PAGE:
Director Ivey and her three main actors also did a fantastic job of building the tension. There were moments of levity early on with Herod and various party guests contributed to that atmosphere while being strange enough to keep anyone from getting comfortable. Brazil and deVries worked on several emotional levels so that the conflict built without playing out too soon.

The final bloody scene was intense and exhilarating in its horror.

I would not call Salome a perfect production despite the incredible performances from the leads. There were some disjointed moments and flaws that reminded the audience that this was a student production with a wide range of ability and talent amongst its actors.

Murphy, de Vries, Brazil, and Marianne Chan were all perfectly at home with the heightened language, making it believable and natural. Some of the other actors did not have the same comfort level and failed to excise the starchness from their delivery.

In the opening scenes there was a disco dance piece that looked poorly rehearsed. If the disjointedness and inability to move together was a choice--a choice that could have been valid given the story and its themes--it wasn't an obvious enough choice. Instead, it simply looked accidental. Perhaps that's something that will be more precise during their second weekend.

After the recorded curtain speech, the director chose to play a full song (I believe by The Cure, but don't quote me on that). Yes, the song may have been meant to prepare the audience for the themes of the show, but it was ineffective. Most of the audience, once they realized the play wasn't starting, resumed talking to one another until the lights went out again. It's difficult to keep an audience's attention with a pre-recorded song when it has come for a live performance. At least, it was in this instance.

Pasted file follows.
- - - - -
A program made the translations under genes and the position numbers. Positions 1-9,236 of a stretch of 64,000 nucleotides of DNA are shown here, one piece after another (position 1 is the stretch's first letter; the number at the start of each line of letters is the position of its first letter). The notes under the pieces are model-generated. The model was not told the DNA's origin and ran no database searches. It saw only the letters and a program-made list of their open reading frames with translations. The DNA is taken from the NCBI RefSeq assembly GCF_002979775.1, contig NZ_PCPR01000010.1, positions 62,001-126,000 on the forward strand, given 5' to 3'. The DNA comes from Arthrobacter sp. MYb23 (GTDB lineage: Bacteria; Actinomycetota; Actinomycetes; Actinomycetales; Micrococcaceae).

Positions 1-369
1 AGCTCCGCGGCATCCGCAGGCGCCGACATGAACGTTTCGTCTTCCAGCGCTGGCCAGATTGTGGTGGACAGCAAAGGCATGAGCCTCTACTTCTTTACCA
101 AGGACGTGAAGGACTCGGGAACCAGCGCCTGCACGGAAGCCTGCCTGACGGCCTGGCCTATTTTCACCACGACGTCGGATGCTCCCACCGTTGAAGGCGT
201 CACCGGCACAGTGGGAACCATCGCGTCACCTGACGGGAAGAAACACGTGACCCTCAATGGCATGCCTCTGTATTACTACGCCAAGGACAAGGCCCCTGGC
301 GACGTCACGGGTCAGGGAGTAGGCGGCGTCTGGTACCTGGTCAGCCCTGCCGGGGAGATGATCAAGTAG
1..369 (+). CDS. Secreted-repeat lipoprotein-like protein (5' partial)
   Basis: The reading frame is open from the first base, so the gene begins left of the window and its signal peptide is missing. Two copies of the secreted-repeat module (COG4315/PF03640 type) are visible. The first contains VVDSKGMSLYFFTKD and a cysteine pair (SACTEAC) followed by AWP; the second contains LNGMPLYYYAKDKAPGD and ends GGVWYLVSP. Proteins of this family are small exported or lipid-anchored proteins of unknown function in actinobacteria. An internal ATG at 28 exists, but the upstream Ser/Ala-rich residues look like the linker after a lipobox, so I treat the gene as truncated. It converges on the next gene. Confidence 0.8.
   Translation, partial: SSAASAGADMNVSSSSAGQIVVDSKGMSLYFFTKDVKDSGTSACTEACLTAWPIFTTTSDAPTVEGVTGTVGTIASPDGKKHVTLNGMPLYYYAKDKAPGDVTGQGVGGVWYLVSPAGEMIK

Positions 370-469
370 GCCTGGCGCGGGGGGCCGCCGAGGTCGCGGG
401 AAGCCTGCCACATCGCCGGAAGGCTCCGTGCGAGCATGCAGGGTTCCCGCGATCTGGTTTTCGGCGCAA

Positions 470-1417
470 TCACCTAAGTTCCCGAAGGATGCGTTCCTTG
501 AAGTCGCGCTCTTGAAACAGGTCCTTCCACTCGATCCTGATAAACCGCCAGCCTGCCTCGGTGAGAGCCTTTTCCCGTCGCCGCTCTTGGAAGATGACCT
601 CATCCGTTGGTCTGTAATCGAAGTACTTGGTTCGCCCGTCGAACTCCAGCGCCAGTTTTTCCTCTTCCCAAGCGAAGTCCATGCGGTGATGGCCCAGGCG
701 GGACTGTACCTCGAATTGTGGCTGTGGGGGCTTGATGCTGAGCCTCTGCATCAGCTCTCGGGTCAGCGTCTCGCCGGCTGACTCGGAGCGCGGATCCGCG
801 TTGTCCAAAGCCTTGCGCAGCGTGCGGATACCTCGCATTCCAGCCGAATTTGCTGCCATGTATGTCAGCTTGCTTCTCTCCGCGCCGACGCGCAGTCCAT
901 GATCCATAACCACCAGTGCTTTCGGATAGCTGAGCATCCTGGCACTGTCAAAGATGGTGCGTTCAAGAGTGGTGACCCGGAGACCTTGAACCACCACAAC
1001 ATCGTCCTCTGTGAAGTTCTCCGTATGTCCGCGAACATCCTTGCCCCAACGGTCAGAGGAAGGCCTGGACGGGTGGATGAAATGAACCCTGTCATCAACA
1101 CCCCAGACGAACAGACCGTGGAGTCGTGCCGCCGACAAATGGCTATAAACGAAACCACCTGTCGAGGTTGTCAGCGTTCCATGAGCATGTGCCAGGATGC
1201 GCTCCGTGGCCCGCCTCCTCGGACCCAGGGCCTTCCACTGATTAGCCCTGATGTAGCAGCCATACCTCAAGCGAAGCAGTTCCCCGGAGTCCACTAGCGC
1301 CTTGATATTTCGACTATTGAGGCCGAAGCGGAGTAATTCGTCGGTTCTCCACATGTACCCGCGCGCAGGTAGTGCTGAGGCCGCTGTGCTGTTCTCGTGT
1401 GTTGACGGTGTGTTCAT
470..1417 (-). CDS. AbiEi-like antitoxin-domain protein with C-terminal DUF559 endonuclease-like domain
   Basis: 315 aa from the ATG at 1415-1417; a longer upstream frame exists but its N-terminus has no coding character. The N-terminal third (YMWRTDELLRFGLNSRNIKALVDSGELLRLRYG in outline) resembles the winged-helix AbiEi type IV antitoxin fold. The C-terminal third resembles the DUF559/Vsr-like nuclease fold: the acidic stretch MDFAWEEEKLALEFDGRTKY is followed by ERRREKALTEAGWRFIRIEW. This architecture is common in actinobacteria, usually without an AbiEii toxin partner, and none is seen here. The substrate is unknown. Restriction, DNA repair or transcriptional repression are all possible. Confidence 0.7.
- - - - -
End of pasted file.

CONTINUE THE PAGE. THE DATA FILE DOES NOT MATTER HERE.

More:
Nicolas Gamboa as Jokanaan (more popularly known as John the Baptist) had good physicality and movement, but that was about it. His vocal work was poor, especially when contrasted with Murphy's flexibility. Gamboa declaimed rather than spoke. He was neither believable nor desirable. He was especially difficult to understand when his voice was projected as prophecies through the sound system.

I'm still of mixed mind about Ben Green's set. It was certainly wonderfully constructed and imposing. What it meant and how it fit in with the story was slightly more obscure and I'm still deciding whether it was a set for a set's sake or whether it did contribute to the story.

Those criticisms aside, it's still a show I would recommend seeing for the fortissimo performances of Murphy, Brazil, and deVries.

Friday, November 2, 2007

Doubt review

Three entries in one day?

This is a short one.

I've posted my review of BoarsHead's Doubt at